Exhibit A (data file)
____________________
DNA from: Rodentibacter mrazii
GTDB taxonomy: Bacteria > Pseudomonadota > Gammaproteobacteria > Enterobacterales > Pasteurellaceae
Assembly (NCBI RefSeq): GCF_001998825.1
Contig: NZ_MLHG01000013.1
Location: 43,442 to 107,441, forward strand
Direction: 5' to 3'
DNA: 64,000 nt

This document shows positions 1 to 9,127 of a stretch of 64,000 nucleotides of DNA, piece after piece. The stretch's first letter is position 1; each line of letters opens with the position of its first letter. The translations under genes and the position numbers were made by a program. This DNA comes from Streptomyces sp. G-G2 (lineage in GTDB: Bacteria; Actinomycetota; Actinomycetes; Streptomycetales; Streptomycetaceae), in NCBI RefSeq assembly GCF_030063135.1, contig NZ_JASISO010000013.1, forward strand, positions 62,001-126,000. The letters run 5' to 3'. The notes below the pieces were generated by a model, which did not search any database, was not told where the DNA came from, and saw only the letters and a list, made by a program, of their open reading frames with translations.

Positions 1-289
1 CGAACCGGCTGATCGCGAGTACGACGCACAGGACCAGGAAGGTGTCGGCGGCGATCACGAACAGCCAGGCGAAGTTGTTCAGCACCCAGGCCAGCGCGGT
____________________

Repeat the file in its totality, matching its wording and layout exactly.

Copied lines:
DNA from: Rodentibacter mrazii
GTDB taxonomy: Bacteria > Pseudomonadota > Gammaproteobacteria > Enterobacterales > Pasteurellaceae
Assembly (NCBI RefSeq): GCF_001998825.1
Contig: NZ_MLHG01000013.1
Location: 43,442 to 107,441, forward strand
Direction: 5' to 3'
DNA: 64,000 nt

This document shows positions 1 to 9,127 of a stretch of 64,000 nucleotides of DNA, piece after piece. The stretch's first letter is position 1; each line of letters opens with the position of its first letter. The translations under genes and the position numbers were made by a program. This DNA comes from Streptomyces sp. G-G2 (lineage in GTDB: Bacteria; Actinomycetota; Actinomycetes; Streptomycetales; Streptomycetaceae), in NCBI RefSeq assembly GCF_030063135.1, contig NZ_JASISO010000013.1, forward strand, positions 62,001-126,000. The letters run 5' to 3'. The notes below the pieces were generated by a model, which did not search any database, was not told where the DNA came from, and saw only the letters and a list, made by a program, of their open reading frames with translations.

Positions 1-289
1 CGAACCGGCTGATCGCGAGTACGACGCACAGGACCAGGAAGGTGTCGGCGGCGATCACGAACAGCCAGGCGAAGTTGTTCAGCACCCAGGCCAGCGCGGT